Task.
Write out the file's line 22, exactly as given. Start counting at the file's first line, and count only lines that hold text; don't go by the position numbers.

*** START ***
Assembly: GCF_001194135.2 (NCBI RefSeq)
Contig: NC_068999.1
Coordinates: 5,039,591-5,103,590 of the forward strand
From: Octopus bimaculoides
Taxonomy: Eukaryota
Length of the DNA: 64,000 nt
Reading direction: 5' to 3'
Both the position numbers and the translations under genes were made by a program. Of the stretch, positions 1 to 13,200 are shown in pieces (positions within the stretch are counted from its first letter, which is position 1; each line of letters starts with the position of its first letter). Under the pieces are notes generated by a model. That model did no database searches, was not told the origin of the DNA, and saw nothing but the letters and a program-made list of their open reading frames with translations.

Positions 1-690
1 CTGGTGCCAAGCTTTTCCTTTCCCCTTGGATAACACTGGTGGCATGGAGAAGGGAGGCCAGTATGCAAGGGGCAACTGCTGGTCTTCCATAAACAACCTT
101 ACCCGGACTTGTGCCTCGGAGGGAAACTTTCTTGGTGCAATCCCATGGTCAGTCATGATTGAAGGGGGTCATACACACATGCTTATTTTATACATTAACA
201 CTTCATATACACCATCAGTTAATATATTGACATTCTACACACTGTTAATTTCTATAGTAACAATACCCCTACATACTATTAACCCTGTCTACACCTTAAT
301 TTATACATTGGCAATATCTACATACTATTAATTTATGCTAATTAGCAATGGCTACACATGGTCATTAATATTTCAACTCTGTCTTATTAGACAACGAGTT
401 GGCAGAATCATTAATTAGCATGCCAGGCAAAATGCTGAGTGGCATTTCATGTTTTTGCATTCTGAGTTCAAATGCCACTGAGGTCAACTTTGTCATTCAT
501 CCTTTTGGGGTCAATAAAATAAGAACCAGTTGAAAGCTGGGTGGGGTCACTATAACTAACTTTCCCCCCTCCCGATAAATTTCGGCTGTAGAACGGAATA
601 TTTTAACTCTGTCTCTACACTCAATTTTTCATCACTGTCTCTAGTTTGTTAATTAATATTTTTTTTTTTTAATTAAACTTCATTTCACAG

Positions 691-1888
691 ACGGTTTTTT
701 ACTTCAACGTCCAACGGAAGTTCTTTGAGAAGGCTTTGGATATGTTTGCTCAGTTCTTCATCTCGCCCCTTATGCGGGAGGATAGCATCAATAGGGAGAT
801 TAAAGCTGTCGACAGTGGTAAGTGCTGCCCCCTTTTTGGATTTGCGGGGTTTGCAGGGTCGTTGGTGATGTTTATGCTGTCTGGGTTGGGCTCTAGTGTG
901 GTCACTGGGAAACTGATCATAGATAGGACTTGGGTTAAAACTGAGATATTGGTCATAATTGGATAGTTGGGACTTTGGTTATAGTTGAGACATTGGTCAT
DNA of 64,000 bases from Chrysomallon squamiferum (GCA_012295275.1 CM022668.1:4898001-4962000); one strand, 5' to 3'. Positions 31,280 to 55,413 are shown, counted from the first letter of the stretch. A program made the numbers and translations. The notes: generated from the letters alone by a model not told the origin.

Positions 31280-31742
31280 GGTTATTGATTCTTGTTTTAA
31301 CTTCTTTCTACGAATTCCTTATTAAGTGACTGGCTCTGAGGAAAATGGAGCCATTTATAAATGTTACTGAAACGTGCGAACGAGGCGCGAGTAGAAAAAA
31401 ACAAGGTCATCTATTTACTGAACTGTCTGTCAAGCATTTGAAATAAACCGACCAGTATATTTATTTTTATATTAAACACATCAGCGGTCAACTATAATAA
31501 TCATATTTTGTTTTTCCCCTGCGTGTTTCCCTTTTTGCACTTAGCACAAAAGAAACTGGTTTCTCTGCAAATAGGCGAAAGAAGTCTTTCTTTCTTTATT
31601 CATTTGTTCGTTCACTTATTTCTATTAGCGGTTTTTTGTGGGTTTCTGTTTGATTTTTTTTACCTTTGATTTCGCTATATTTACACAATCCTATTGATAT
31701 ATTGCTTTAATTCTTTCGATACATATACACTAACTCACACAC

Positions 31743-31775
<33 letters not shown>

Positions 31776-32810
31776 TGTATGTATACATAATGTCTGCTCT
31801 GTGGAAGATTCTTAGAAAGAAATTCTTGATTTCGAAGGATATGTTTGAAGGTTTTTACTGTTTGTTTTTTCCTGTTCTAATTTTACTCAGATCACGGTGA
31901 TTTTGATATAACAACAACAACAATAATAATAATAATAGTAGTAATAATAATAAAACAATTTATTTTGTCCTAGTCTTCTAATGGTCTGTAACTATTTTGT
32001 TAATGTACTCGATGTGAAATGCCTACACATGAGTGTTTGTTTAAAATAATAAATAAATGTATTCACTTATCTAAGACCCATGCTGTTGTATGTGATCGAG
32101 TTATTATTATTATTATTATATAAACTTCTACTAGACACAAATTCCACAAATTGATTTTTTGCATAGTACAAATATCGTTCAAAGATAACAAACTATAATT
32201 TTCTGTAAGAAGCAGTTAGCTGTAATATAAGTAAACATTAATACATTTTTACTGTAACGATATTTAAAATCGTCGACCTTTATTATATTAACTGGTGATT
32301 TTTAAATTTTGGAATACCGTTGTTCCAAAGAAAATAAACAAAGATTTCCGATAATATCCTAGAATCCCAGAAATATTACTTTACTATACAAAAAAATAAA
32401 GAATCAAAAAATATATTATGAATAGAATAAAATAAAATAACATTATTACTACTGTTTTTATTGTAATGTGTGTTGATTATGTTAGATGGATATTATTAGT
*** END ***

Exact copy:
DNA of 64,000 bases from Chrysomallon squamiferum (GCA_012295275.1 CM022668.1:4898001-4962000); one strand, 5' to 3'. Positions 31,280 to 55,413 are shown, counted from the first letter of the stretch. A program made the numbers and translations. The notes: generated from the letters alone by a model not told the origin.